Conclusions: Hypertonic saline provocation tests are useful for identifying asthma in population-based studies in children. Inhalation of hypertonic saline induces the secretion of leukotrienes and histamine even in healthy individuals with no clinical consequences, but the bronchoconstriction does not seem to be induced by the analyzed inflammatory mediators. High BMI and overweight are associated with asthma symptoms. Leptin and leptin-associated pro-inflammatory cytokines, such as IFN-γ, may be involved in overweight-related asthma. Very low birth weight is associated with asthma in adolescence, and neonatal oxygen supplementation seems to be the risk factor. Neonatal mechanical ventilation is related to BHR. However, very low birth weight is not associated with atopy. Thus, very low birth weight may lead to non-atopic, rather than atopic asthma.

Place, publisher, year, edition, pages
Linköping: Linköpings universitet , 2003. , p. 72
Series
Linköping University Medical Dissertations, ISSN 0345-0082 ; 806
National Category
Medical and Health Sciences
Identifiers
URN: urn:nbn:se:liu:diva-26663Local ID: 11229ISBN: 91-7373-498-5 (print)OAI: oai:DiVA.org:liu-26663DiVA, id: diva2:247212
Public defence
2003-10-03, Elsa Brändströmssalen, Hälsouniversitet, Linköping, 13:00 (Swedish)
Opponent
Available from: 2009-10-08 Created: 2009-10-08 Last updated: 2012-10-15Bibliographically approved
List of papers
1. Hypertonic saline challenge tests in the diagnosis of bronchial hyperresponsiveness and asthma in children
Open this publication in new window or tab >>Hypertonic saline challenge tests in the diagnosis of bronchial hyperresponsiveness and asthma in children
2002 (English)In: Pediatric Allergy and Immunology, ISSN 0905-6157, E-ISSN 1399-3038, Vol. 13, no 5, p. 361-367Article in journal (Refereed) Published
Abstract [en]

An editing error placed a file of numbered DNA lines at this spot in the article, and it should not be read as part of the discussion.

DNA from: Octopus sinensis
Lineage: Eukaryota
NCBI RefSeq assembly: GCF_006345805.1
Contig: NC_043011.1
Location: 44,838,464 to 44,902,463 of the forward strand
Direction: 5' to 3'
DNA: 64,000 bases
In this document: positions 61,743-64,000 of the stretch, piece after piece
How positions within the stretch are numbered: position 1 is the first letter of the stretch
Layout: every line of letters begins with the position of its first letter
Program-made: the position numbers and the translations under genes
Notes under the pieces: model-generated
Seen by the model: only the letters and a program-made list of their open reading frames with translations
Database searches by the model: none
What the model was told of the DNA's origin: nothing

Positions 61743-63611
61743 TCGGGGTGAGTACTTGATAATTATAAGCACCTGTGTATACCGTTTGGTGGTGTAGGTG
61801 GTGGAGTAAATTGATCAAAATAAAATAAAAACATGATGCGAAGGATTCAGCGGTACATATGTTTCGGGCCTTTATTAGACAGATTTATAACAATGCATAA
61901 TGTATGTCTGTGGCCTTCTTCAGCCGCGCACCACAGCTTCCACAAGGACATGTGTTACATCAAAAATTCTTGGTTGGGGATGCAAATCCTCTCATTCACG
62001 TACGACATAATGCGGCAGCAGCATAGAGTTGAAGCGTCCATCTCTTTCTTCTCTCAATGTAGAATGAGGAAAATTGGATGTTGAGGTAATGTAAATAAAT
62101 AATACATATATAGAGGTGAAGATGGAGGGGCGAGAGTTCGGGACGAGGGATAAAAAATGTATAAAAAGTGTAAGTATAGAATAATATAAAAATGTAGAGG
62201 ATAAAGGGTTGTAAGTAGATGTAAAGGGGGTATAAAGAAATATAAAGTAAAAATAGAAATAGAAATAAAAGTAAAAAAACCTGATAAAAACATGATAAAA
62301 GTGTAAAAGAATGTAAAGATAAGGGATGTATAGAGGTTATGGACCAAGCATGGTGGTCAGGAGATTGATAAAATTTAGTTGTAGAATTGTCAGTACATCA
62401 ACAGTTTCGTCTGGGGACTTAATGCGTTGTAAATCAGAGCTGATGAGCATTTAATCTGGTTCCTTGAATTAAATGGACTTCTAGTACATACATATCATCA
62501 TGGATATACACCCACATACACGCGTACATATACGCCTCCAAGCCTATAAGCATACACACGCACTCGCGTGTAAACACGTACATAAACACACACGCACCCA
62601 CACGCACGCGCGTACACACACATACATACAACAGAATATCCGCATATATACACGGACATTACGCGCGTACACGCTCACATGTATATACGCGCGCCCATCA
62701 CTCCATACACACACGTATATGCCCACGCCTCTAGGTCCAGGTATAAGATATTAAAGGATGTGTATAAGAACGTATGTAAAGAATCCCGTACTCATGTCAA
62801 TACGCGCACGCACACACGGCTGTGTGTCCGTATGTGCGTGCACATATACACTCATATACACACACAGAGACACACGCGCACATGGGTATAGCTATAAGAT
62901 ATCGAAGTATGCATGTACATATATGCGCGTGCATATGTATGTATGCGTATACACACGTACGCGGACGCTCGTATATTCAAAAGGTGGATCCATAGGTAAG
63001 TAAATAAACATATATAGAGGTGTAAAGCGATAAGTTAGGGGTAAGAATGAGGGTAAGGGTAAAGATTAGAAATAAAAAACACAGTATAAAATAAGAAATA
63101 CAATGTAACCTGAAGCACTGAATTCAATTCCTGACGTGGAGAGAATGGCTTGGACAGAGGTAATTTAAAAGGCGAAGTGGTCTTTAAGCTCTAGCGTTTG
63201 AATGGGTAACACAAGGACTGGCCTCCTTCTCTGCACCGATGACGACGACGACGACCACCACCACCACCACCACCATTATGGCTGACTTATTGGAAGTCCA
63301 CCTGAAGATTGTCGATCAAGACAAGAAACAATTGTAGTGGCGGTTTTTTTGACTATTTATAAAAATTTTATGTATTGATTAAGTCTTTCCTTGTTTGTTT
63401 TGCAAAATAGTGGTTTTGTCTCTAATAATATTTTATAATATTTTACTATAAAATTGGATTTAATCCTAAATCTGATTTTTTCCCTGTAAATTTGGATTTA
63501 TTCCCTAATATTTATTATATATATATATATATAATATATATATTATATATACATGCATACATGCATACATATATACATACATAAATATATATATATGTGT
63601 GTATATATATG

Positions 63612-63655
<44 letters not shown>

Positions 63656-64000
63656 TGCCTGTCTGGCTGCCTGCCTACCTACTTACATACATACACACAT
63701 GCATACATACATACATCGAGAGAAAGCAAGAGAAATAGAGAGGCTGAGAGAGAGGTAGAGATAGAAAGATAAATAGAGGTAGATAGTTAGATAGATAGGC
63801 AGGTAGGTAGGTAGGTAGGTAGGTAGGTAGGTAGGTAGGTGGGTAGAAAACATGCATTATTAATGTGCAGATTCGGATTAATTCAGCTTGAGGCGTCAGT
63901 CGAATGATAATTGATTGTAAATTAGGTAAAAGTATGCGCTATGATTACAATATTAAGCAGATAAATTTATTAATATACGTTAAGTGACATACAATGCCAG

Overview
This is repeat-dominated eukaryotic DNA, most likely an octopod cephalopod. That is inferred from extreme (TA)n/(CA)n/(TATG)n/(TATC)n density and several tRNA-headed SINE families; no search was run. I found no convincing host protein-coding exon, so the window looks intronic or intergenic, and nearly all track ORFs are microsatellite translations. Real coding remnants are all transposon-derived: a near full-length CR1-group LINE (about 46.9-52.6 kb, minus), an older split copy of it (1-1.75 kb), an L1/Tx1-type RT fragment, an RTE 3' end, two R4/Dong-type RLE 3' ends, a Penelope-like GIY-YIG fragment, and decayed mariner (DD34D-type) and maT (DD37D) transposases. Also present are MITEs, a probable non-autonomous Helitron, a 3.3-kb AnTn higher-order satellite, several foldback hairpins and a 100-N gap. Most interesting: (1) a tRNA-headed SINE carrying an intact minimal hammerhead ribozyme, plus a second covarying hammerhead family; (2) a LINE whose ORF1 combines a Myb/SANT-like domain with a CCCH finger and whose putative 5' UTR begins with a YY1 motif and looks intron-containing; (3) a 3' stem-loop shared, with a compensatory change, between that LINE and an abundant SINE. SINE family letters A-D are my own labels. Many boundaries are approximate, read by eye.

The hypertonic saline challenge test is the recommended method to assess bronchial hyperresponsiveness in the International Study of Asthma and Allergies in Childhood (ISAAC). The sensitivity of this procedure to assess asthma symptoms, however, has been reported to vary among study centers. The purpose of our study was to evaluate the value of this provocation test in an epidemiological survey in children, and to relate the degree of bronchial hyperresponsiveness to the severity of asthma symptoms. All 11–13-year-old children from 16 randomly selected schools in Linköping, Sweden received a questionnaire regarding respiratory symptoms and allergic disease. Skin prick tests with eight inhalant allergens were performed. In addition, all children with wheeze over the past 12 months (current wheeze) and a random sample of children without current wheeze were invited to perform hypertonic saline provocation tests. A complete data set was available for 170 children, including 50 with and 120 without current wheeze. Bronchial hyperresponsiveness (BHR) was defined as at least 15% decline in FEV1. The degree of BHR was represented by the response/dose ratio, i.e. the fall in FEV1 divided by total dose of inhaled saline. The severity of asthma symptoms was classified by the number of wheezing episodes over the past 12 months. ‘Asthma ever’ was defined by a combination of symptoms in the questionnaires. Children with ‘asthma ever’ and current wheeze were considered as having current asthma. Current atopic asthma was defined as current asthma with at least one positive skin prick test. The sensitivity of the procedure to detect ‘asthma ever’, current asthma and current atopic asthma was 62, 61 and 83%, and the specificity 83, 81 and 60%, respectively. The positive challenge rate was 52, 34, 13 and 7% among current wheezers, previous wheezers, non-wheezers with a history of allergy and healthy children. The degree of bronchial hyperresponsiveness increased with the number of wheezing episodes. Thus, the median and range of the response/dose ratio were 4.8%/ml (2.1–14.8), 2.6%/ml (0.7–8.6) and 1.3%/ml (0.8–2.7), respectively, for children with ≥ 4 episodes, 1–3 episodes and no wheezing episodes over the past 12 months (p<0.001). In conclusion, hypertonic saline provocation test is useful as a tool to detect asthma in epidemiological studies in children. The degree of bronchial hyperresponsiveness, as represented by the response/dose ratio, reflects the severity of asthma symptoms.